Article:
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Audio Drama Review


Doctor Who
The Feast of Axos


Starring: Colin Baker
Big Finish Productions
RRP: £14.99 (CD), £12.99 (download)
ISBN: 978 1 84435 544 0
Available 28 February 2011

Axos calling Earth. Fuel system exhausted. Request immediate assistance.” Many years ago, the vast space parasite Axos attempted to drain the planet Earth of its energy. Now it’s all but forgotten: a dried-up husk, marooned in orbit, still stuck in the time loop in which it was placed by Earth’s defender, the Doctor. Forgotten, that is, except by space tourism billionaire Campbell Irons, who’s hatched a plan to solve the world’s energy crisis by reviving Axos and transmitting its power back to Earth. However, the crew of the spaceship Windermere aren’t alone aboard the parasite. The Doctor has returned, to correct an error of decades past - and Axos is waiting...

Though it too features the return of familiar characters and concepts, The Feast of Axos is a little less effective than last month’s The Crimes of Thomas Brewster.

Obviously, this is a sequel to the Jon Pertwee serial The Claws of Axos. As usual, Big Finish (specifically sound designer Jamie Robertson) accurately recreates the sounds of a previous era: the sinister thrums and whooshes of the interior of Axos. Fortunately, Bernard Holley, the original voice of Axos, was available to reprise the role. As is remarked upon in the 15 minutes of interviews at the end of Disc Two, Holley’s distinctive, booming tones sound exactly the same as they did back in 1971. Meanwhile, Colin Baker enjoys a dual role as the Sixth Doctor and an Axon duplicate - his curly hair makes him an ideal candidate for “Axonisation” on the front cover!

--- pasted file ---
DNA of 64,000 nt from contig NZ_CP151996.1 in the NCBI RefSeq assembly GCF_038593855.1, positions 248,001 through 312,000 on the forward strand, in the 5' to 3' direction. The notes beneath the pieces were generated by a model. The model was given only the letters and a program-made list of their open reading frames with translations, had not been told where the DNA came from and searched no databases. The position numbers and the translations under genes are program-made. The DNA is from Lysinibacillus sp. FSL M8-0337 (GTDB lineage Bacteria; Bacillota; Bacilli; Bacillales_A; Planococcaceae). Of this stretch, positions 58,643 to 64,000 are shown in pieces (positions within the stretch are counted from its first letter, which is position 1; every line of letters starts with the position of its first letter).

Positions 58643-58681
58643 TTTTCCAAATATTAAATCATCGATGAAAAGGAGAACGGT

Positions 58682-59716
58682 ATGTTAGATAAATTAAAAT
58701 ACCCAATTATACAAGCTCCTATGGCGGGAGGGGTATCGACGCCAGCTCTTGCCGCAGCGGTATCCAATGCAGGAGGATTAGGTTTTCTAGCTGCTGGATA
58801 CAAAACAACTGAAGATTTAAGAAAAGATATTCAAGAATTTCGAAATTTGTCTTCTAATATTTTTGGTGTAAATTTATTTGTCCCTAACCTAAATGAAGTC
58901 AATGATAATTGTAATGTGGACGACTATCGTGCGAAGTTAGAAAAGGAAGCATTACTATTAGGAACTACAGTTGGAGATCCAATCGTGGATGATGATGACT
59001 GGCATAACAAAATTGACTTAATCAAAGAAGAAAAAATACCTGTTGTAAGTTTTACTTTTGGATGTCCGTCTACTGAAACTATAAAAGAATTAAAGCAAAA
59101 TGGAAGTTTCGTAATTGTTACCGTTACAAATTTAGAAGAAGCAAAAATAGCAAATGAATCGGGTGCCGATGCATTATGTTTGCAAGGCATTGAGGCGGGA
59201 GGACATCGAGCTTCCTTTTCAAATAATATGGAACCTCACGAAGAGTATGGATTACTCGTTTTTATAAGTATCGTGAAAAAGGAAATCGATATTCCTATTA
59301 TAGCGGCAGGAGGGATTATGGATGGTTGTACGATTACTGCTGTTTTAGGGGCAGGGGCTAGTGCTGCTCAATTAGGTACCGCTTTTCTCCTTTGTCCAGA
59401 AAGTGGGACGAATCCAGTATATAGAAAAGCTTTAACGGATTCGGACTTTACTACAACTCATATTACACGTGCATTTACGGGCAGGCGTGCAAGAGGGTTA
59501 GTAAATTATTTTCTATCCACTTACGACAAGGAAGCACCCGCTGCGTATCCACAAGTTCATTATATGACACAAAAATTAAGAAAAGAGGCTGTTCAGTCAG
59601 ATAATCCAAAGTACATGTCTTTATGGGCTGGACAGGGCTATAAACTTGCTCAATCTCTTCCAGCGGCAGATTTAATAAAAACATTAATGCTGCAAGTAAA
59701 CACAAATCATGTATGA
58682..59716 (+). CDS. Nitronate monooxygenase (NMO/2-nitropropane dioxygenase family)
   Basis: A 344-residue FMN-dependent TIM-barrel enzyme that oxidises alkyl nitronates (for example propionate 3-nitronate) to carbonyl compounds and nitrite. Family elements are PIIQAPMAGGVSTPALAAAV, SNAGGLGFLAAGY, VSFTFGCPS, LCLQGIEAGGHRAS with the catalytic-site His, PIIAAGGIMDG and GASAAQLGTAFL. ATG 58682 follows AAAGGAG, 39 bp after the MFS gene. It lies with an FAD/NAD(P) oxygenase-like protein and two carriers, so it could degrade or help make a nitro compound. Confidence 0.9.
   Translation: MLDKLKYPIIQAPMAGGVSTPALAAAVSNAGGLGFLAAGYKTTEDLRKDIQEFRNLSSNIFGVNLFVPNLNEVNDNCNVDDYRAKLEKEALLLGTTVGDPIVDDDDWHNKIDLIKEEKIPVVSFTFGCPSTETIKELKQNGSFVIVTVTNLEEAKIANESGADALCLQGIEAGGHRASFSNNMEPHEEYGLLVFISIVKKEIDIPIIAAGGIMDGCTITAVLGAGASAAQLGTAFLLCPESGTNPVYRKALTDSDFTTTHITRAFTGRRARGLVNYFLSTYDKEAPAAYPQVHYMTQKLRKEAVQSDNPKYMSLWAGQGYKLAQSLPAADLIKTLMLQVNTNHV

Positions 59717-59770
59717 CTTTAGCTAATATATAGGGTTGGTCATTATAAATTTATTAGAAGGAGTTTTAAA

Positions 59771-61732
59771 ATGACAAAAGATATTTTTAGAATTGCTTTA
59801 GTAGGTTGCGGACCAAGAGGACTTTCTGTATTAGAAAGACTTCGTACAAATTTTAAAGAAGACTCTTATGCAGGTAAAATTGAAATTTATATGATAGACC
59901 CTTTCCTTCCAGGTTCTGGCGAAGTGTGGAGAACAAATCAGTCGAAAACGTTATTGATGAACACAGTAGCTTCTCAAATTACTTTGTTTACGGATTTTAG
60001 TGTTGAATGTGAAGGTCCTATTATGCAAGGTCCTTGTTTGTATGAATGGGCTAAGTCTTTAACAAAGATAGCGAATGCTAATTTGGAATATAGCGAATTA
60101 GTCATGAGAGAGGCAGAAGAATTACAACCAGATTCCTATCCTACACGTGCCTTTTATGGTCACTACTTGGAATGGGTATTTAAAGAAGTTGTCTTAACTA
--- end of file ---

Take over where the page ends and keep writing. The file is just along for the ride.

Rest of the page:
Writer Mike Maddox also throws in references to the British space programme depicted in The Ambassadors of Death, The Android Invasion and The Quatermass Experiment (the latter of which is referenced in Remembrance of the Daleks). His original intention had also been for the character of Joanna Slade (Andree Bernard) to be the daughter of Guy Crayford from The Android Invasion, as is revealed during the interviews, but fortunately the production team stops short of that, as it would rather have over-egged the pudding.

Where The Feast of Axos stumbles slightly is with its dialogue. The trio of the Sixth Doctor, Evelyn Smythe (Maggie Stables) and Thomas Brewster (John Pickard) don’t spark off one another as naturally as they did during Jonathan Morris’s Crimes of Thomas Brewster. Without giving too much away, developments regarding Brewster’s character are undermined by the fact that we know this is only the middle part of a trilogy and that he will be around for the third one. There are a number of occasions when characters, especially the Doctor, describe their surroundings for no apparent reason other than to inform we the listeners, and the cumbersome phrase “access to Axos” is reiterated several times.

Despite a few hitches in the presentation, there’s still plenty to enjoy in this Feast. The double CD also includes nine minutes of Jamie Robertson’s music.


Richard McGinlay

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